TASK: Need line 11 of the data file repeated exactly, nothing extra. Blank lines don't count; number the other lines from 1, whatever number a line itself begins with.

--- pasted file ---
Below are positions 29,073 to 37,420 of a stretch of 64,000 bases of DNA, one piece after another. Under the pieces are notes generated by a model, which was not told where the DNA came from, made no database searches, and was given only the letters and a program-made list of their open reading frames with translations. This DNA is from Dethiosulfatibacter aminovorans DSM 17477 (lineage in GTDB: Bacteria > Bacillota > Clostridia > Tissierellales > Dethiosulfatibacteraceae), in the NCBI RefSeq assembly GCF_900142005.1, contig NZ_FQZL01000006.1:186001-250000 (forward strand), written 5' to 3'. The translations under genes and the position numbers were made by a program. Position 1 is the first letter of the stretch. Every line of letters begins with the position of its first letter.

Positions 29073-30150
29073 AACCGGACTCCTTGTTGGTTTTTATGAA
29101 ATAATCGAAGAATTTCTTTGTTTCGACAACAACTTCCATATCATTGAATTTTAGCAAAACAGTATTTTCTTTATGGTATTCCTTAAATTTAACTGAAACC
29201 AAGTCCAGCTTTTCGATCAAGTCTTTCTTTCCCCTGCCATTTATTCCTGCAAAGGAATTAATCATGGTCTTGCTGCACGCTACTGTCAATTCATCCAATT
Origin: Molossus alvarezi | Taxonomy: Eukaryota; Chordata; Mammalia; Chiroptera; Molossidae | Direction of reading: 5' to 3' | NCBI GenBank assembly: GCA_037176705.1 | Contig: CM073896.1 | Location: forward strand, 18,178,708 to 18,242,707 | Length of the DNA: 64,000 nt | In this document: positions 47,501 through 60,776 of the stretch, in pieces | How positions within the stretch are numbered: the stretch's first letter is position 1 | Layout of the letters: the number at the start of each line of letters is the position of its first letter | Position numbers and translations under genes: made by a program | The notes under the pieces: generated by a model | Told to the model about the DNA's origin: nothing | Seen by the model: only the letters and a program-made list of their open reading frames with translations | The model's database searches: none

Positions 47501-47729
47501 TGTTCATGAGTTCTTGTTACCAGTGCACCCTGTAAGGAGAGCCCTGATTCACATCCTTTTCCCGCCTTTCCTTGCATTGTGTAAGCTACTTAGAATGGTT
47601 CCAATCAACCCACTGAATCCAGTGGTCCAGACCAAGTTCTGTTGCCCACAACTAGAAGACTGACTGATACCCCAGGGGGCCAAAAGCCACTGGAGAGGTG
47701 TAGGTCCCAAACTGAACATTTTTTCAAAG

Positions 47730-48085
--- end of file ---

Positions 47730-48085